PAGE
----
But still ringing in McFarland’s ears, and those of his team-mates, was the sternly delivered message from attacker Alan Durban after the Rams were knocked out of the FA Cup by Arsenal, a tie that took three matches to settle.
Derby won seven and lost just two of their remaining 11 league games following that cup exit. Among the victories was a 2-0 triumph over Leeds and the decisive win, sealed by John McGovern, against Liverpool in the last of their matches to go top of the table.
“We were all down after being knocked out of the FA Cup,” McFarland said. “It was hard to deal with.
“Alan Durban turned around in the dressing room and said ‘well lads, that’s a good omen. Don’t worry about it because we will go on and win the Championship’.
“I couldn’t believe it or get it in my head at the time. We all wondered what he was talking about.
“It felt like a lot for us to haul back. There was no leeway.
“We probably blew our best chance when we lost to Manchester City, which was a big game for us.
“Low and behold, Leeds and Liverpool couldn’t match what we had done to get the results that they wanted in their last game and we became champions.”
In McFarland’s first season as captain, he helped the Rams keep an astonishing 23 clean sheets in the 42-game league campaign.
Goalkeeper Colin Boulton was just one of two players to feature in every game. In total, just 16 players featured for Derby that season.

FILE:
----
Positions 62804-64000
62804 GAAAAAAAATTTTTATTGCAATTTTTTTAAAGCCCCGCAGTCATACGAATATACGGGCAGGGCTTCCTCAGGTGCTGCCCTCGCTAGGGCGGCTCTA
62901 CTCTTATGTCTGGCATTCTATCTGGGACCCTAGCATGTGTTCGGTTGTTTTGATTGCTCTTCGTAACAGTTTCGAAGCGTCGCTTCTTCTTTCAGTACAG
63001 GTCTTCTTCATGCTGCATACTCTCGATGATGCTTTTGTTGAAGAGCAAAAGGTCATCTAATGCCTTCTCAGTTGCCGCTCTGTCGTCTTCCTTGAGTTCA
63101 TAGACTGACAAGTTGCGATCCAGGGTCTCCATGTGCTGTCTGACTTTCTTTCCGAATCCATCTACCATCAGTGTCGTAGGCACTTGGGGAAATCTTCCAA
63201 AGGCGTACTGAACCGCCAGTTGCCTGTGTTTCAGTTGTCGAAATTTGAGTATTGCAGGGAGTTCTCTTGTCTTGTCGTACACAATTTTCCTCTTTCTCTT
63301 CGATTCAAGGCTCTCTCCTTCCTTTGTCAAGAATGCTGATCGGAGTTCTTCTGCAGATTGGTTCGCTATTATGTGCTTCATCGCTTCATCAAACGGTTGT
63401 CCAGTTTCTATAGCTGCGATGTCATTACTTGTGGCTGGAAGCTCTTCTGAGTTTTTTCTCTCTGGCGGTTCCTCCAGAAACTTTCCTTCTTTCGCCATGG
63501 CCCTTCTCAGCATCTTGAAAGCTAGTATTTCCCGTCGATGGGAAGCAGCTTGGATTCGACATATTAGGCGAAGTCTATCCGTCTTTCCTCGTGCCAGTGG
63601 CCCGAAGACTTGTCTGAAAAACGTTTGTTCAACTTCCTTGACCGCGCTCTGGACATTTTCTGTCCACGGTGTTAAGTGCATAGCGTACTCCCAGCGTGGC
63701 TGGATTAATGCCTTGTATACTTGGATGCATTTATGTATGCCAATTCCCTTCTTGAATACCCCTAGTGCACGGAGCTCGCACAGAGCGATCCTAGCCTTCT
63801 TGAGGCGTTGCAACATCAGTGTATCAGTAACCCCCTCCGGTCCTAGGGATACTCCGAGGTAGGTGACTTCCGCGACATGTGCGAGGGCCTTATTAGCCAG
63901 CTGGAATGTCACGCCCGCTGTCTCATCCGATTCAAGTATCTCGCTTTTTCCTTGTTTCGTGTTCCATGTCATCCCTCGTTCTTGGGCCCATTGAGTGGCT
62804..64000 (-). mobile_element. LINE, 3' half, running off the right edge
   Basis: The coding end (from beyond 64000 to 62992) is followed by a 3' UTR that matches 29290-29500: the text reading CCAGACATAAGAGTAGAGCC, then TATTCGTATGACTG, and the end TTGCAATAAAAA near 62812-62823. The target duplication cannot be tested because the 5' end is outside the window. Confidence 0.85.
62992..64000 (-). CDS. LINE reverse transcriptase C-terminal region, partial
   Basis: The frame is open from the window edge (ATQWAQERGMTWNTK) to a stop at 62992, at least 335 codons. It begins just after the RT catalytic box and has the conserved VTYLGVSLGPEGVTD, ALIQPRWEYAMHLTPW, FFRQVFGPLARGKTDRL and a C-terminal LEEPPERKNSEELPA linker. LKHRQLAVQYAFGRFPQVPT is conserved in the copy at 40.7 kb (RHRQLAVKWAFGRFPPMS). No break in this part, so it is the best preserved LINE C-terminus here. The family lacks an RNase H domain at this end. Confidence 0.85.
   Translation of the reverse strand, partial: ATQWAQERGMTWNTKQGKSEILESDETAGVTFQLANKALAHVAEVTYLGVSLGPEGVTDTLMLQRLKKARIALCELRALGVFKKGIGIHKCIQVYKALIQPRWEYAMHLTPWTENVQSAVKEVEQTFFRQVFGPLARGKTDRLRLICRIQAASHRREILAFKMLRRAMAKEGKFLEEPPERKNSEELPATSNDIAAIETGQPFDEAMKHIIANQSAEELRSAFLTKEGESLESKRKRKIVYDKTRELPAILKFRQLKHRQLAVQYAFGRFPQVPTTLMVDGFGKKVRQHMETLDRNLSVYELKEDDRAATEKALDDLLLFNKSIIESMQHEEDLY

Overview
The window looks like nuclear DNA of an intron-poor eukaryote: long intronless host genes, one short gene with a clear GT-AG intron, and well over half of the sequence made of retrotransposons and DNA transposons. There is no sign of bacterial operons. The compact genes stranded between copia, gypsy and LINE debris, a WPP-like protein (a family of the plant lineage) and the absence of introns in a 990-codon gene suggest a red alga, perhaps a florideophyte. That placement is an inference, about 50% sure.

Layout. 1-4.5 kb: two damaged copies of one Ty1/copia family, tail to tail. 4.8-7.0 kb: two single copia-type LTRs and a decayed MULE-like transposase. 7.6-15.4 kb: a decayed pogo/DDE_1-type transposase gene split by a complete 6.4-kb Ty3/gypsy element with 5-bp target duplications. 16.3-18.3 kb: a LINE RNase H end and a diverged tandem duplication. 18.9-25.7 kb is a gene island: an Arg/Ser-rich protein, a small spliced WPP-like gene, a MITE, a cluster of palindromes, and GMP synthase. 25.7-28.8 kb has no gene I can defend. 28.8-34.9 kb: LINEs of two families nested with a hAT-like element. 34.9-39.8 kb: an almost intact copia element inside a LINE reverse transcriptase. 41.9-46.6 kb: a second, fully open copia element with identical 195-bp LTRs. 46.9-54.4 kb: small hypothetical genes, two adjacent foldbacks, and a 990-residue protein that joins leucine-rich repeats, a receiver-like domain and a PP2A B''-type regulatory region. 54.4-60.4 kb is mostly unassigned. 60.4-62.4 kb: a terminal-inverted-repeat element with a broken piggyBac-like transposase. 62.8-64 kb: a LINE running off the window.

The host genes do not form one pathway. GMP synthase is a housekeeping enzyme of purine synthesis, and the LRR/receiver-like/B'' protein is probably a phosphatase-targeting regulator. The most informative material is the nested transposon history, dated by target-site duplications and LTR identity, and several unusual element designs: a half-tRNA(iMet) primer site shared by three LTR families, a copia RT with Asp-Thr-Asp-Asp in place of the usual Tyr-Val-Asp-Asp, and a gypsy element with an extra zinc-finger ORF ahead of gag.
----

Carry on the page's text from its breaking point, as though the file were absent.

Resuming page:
Alan Hinton was the club’s top scorer with 15 goals, while John O’Hare netted 13 and Kevin Hector also hit double figures with 12.
The title win came at a time when the rivalry between Clough and Leeds boss Revie – two managers with different approaches and footballing ideologies which defined a generation in their own ways – was simmering.
Clough greeted the title win as “a miracle”. He would go on to repeat and even perhaps eclipse the mesmeric feat with Derby’s fierce rivals Nottingham Forest by the end of the decade.
While back-to-back European Cups at Forest ensured Clough and Taylor’s place in the folklore of the game, the pair also took Derby to the semi-final of the continent’s biggest competition after Derby won the title in 1972.
“The one thing Brian and Peter emphasised was that ‘this Derby County: How Brian Clough's Rams won the First Division title 50 years ago isn’t the end, this is the beginning. This is what it’s all about’,” McFarland said.
“They said ‘what we have achieved is what we were going to achieve and keep achieving as much as possible’.”
Derby did go on to have more moments to savour, beating a Benfica side with the great Eusebio in the team in the European Cup the following year. But their hopes were controversially ended at the the semi-final stage by Juventus.
Derby even went on to claim a second English title in 1974-75 under Dave Mackay, who took over following Clough’s resignation in 1973.
“These were magical experiences,” said McFarland.
“Everyone in Derby enjoyed our European nights, there was a tremendous feeling and it was exciting times. That is what winning the English title meant.”
A special programme marking Derby County’s 50th anniversary of winning their first English title will air on BBC Radio Derby at 13:00 BST on Sunday, 8 May.